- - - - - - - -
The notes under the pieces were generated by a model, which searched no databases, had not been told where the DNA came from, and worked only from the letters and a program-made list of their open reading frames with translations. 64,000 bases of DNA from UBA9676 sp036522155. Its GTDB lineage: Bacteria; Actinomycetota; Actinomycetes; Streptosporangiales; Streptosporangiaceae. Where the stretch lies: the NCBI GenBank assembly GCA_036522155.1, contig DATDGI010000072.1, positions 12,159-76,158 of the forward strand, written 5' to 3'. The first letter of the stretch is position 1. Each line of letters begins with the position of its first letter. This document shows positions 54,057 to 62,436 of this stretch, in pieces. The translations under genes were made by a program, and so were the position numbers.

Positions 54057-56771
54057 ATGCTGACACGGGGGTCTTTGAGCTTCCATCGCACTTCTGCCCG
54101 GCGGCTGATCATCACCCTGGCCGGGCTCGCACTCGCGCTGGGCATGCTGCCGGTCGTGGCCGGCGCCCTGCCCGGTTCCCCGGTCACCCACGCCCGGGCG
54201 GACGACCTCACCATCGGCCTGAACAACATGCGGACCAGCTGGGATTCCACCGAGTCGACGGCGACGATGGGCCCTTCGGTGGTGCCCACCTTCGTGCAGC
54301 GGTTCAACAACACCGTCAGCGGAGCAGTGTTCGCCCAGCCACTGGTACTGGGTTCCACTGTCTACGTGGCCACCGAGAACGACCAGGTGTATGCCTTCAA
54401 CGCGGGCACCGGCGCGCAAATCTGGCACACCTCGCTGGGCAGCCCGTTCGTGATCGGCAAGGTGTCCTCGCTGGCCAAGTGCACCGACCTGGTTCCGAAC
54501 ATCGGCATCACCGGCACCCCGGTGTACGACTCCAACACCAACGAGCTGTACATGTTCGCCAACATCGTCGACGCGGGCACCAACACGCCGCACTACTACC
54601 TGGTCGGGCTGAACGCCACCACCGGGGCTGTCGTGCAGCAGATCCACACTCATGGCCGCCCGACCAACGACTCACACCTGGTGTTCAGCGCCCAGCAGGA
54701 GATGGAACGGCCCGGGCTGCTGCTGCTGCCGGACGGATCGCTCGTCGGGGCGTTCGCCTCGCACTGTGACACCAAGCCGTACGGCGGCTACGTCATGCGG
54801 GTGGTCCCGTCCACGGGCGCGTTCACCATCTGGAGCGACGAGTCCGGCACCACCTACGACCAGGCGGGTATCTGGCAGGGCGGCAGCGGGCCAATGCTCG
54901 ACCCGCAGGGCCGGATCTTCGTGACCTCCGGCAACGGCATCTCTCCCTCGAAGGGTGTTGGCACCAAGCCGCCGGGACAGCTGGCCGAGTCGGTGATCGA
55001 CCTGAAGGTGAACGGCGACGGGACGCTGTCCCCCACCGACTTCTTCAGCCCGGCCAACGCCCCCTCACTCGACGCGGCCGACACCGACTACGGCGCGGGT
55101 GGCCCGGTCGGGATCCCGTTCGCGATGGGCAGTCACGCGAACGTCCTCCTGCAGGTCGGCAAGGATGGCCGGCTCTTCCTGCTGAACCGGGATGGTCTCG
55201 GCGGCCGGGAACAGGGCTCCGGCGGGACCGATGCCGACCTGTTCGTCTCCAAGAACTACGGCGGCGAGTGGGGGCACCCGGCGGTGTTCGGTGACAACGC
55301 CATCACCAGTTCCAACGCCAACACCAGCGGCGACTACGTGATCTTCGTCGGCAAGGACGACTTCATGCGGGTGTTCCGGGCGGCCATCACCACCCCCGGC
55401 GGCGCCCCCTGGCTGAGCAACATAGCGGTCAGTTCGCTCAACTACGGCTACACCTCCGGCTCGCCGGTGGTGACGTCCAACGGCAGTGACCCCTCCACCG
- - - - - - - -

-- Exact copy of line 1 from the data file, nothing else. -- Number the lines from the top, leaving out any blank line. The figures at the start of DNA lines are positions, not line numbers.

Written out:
The notes under the pieces were generated by a model, which searched no databases, had not been told where the DNA came from, and worked only from the letters and a program-made list of their open reading frames with translations. 64,000 bases of DNA from UBA9676 sp036522155. Its GTDB lineage: Bacteria; Actinomycetota; Actinomycetes; Streptosporangiales; Streptosporangiaceae. Where the stretch lies: the NCBI GenBank assembly GCA_036522155.1, contig DATDGI010000072.1, positions 12,159-76,158 of the forward strand, written 5' to 3'. The first letter of the stretch is position 1. Each line of letters begins with the position of its first letter. This document shows positions 54,057 to 62,436 of this stretch, in pieces. The translations under genes were made by a program, and so were the position numbers.